The Iglesia de Nuestra Señora de la Merced is one of Ronda’s more curious churches, and is also a convent for the nuns and priests of the Discalced Carmelites of Ronda. La Merced is more correctly a basilica since it is home to a holy relic, the incorruptible hand of Saint Teresa of Avila and the story behind this is in itself worth telling even if you never visit the church, although if you come to Ronda you’ll most certainly see the church as you pass by.
Built by Mozarab Christians around the time of ibn Hafsun’s uprising during the Umayyad dynasty at the end of the 9th century, Virgen de la Cabeza (Virgin of the Head) is believed to have been primarily a chapel and hermitage for Christian Monks, and is a classic example of Mozarab rupestrian churches, although sadly one of the last remaining.
Also known as the Cuevas de San Antón, the church was originally the site of a small area of worship from shortly after the Arab invasion of Iberia, but during the Mozarab uprising, and while Ronda was nominally independent under ibn Hafsun, the original cave was enlarged to house a permanent hermitage of upto 10 monks. The entire church is not large in comparison to the other churches in Ronda, but is still 272 square metres in area.
Originally built in the 14th century as one of the muslim Mosques, the Church of Santa María la Mayor, known locally as the Iglesia de Santa María de la Encarnación la Mayor in Ronda’s Town Hall square, the Plaza Duquesa de Parcent, and is the biggest and most attractive of the churches. Its distinctive tower and front facade make the church look more like a city hall than a church, but don’t be fooled, entering the church soon puts these thoughts aside.
A formidable looking fortress, this is in fact the Holy Spirit Church, and is one of Ronda’s notable churches. It is unique in being part of the original fortified walls of the old city, in fact the church was built on the destroyed foundations of an octagonal tower used by the moors to defend the gate and walls in this part of Ronda.
King Ferdinand ordered it’s construction almost immediately after taking ronda and for a time after it’s completion in 1505 was the main church in Ronda whilst Santa Maria was completed. Owing to the political and military uncertainty of the times it was built in a very severe gothic style more reminiscent of a defensive tower than a church.
Espiritu Santo took 20 years to complete and was consecrated on Whitsunday 1505, also the year Queen Isabel died giving the church a particularly bittersweet celebration at the time, on one hand a celebration of the first completed church in Ronda after the reconquest, and on the other hand a sad day for the newly united Spain.
Iglesia de Espiritu Santo Opening HoursMonday to Saturday 10am till 2pm then4pm till 7pm (10:00 till 14:00 then 16:00 till 19:00)
Latitude: 36.735230 (36° 44′ 6.83” N)
Longitude: -5.164057 (5° 9′ 50.61” W)
Price of Entry
1€ for individuals
0.60€ if part of a group
Ronda is famous for it’s churches built after the reconquest as Catholic Spain asserted it’s control over the formerly Muslim city. Four of the many churches in Ronda are especially noted for their architecture or the story behind them, and all are part of every great tour of Ronda.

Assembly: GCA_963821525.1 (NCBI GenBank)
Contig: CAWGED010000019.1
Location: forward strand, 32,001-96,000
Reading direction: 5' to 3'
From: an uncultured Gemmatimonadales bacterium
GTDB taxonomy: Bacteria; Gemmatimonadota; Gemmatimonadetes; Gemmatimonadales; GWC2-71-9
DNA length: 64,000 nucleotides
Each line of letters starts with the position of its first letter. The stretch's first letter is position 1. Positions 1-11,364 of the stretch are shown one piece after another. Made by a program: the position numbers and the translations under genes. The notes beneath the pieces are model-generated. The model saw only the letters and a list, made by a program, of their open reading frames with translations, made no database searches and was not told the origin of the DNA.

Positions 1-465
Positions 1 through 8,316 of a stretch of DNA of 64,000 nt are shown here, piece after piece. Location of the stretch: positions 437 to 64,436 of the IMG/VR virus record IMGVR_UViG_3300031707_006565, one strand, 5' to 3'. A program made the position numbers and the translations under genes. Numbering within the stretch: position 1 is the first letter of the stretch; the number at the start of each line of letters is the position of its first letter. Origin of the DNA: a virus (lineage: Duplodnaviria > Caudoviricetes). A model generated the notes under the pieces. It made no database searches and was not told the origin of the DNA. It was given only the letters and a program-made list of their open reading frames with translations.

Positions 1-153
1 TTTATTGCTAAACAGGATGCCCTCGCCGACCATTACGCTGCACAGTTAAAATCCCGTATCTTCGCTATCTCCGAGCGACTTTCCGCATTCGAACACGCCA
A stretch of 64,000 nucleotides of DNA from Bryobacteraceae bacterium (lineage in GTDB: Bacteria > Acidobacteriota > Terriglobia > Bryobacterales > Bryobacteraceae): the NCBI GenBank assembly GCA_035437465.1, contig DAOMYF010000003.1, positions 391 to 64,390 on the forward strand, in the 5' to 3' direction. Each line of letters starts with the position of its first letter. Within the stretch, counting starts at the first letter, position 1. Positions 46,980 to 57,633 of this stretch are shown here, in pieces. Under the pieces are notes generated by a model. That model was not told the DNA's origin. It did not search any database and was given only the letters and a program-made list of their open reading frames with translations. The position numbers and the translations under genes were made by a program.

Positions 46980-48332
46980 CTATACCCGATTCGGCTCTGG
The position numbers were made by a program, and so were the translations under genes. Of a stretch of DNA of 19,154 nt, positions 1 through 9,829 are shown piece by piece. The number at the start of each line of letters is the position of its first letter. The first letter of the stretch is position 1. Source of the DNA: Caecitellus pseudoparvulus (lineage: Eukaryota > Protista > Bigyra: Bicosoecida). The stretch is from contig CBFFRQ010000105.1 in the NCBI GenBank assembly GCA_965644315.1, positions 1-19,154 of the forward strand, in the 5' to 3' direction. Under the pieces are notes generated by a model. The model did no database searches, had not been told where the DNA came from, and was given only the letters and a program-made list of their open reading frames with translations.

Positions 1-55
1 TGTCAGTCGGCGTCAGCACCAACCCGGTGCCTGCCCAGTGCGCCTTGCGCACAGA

Christianity in Ronda began with Visigothic control of Iberia after the collapse of the Roman Empire in the 5th century, and quickly became the dominant faith. Arab invaders entered Iberia and overran the Visigoths beginning in 711 AD, and until 1485 Ronda was a Muslim stronghold alternating between liberal interpretations of Muslim faith and the more conservative Sharia versions.
At times Ronda was a centre of enlightenment with many Islamic poets and scholars born in Ronda although most found fame and fortune in other cities such as Córdoba, Baghdad, Cairo, or the Berber courts in North Africa.
Despite nearly 800 years as a Muslim city, Christianity in Ronda was never fully extinguished, and if you have a bit of time to spare, a trip to the Mozarab cave church ‘Virgen de la Cabeza’ is well worth your time though it is never open to the public.
None of the Muslim mosques of Ronda survived the reconquest, all were destroyed and Christian churches built on their foundations. Part of a minaret from one of Ronda’s mosques still stands, the San Sebastian Minaret, the lower third is Moorish, whilst the top two thirds are Christian.
Inside Santa Maria la Mayor it is possible to see part of the original Mosque which stood in its place. A single column from the mosque is located behind the alter. This same church was the original location of Julius Caesars Temple of Diana, which subsequently became a Visigothic church prior to the Muslim invasion.
Rondeños are often quite proud of their Catholic faith, and many will make the sign of the cross against their chests when passing a church entrance, as too will nuns walking through town, although you may also see a nun stop at the entrance to a church she is passing and briefly bow before continuing on her way.
There are several convents in Ronda, all of which are still home to nuns. There are also private convents for retired priests and nuns, though these are strictly off limits to all but family of the residents. The most famous convent in Ronda, The Convent of Santo Domingo, is however no longer used as such. In fact the building is owned by the Ayuntamiento and used as the city exhbition centre.